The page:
During Detroit Symphony Orchestra practice sessions, conductor Antal Dorati waits silently as his musicians take time out for an unusual preperformance ritual.

Before the up beat, the assistant bass fiddle player passes out free samples of his own product, Mack's Pillow Soft Earplugs, to several of his artistic colleagues, usually making a lengthy stop at the brass section in front of the drums. Unceremoniously, the musicians insert their earplugs.

Earplugs? For master producers of sound?

This isn't the Twilight Zone. It's the story of what one family calls its "fabulous adventure."

Manufactured and marketed by Ray Benner, a former Washington resident and exprincipal bass fiddle of the National Symphony Orchestra, Mack's Pillow Soft Earplugs have earned high accolades from ear, nose and throat doctors, swimmers, construction workers and others who have searched for a comfortable, reusable and convenient form of hearing protection.

And, not incidentally, they have made Ray Benner if not rich, rather comfortable.

"Most musicians supplement their incomes with music instruction," the accidental entrepreneur says. "But I've always been one to look for new ideas.Curiousity led me into this business back in 1962."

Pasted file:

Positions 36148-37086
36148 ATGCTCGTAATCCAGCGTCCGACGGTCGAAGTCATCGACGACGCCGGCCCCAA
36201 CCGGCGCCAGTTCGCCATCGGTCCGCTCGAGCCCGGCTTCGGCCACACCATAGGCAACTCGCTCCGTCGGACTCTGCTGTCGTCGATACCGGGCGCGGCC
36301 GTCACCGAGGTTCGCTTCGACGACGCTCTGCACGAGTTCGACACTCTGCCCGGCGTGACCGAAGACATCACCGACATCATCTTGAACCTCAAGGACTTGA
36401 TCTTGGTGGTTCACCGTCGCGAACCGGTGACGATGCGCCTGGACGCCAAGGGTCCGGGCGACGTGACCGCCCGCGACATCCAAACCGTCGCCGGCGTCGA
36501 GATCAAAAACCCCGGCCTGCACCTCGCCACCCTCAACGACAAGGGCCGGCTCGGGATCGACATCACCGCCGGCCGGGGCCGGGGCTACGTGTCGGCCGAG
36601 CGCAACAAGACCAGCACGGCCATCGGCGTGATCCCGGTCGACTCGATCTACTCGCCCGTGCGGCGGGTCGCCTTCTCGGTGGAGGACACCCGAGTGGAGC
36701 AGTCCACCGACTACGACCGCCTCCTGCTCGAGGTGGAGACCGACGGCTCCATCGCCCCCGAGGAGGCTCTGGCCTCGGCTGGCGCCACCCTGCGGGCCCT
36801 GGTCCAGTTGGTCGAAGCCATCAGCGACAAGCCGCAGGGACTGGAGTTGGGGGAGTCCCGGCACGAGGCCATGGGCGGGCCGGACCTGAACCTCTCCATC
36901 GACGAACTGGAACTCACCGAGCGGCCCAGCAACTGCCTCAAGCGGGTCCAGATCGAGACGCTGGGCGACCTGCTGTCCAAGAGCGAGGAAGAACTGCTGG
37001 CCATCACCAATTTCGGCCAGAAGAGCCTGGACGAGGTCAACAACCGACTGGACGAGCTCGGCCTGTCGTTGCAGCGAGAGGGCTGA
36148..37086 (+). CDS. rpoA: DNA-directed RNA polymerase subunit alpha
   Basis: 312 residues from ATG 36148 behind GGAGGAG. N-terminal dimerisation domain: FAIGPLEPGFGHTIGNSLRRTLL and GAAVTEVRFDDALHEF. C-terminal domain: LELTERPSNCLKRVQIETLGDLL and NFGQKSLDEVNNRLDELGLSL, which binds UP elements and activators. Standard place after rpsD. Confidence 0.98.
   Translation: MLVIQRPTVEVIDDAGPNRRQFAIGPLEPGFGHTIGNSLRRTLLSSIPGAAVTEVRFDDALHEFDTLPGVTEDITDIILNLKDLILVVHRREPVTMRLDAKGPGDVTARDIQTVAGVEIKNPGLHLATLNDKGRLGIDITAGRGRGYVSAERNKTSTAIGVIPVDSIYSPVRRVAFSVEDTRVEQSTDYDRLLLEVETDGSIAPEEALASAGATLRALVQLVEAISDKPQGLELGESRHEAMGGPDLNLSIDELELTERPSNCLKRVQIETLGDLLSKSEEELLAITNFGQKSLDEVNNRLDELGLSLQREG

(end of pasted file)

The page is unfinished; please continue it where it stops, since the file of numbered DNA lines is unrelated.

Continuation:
That's the year Benner spotted an advertisement placed by an elderly pharmacist who wanted to sell his earplug business. The cost was $2,000, and the business was said to produce $1,400 in additional income annually.

Benner's wife, a bookkeeper, liked the challenge, so a deal was struck to purchase the company, McKenon Products Inc. of pleasant Ridge, Mich. "Had we known more we probably wouldn't have done it," Benner recalls. "Our naivete was in our favor. It's been a fabulous adventure."

Under the Benners' guidance, that adventure has grown into a cottage industry -- actually in the Benners' basement -- that grosses about $750,000 a year. The entire Benner family helps produce Mack's Pillow Soft Earplugs in their spare time, and the business provides employment for about a dozen eager and well-paid teen-agers.

Last year alone, the business grew 95 percent in volume, and even in the weakest years, Benner claims at least 15 to 20 percent annual growth. His neighborhood industrial force manufactures about one million sets of earplugs each year.

The big break for Mack's came about six years ago when the earplugs were featured in an article in a major medical journal. The publicity resulted in an order from the Thrift Drug Store chain for about 600 dozen sets.

"We were astounded," Benner says. "We had never seen anything like it!" The family worked overtime to fill the order, and Benner requested a list from the chain of stores carrying his product. He then started sending samples out to other drug store chains and ear, nose and throat doctors. The response was overwhelming, and Mack's earplugs are marketed nationwide.

"I have the best sales force in the country -- ear, nose and throat doctors," brags Benner, "but our success has not been without problems."

The biggest problem, he says with a laugh, is that his family had to move into a larger house with a bigger basement to keep up with the expanding business.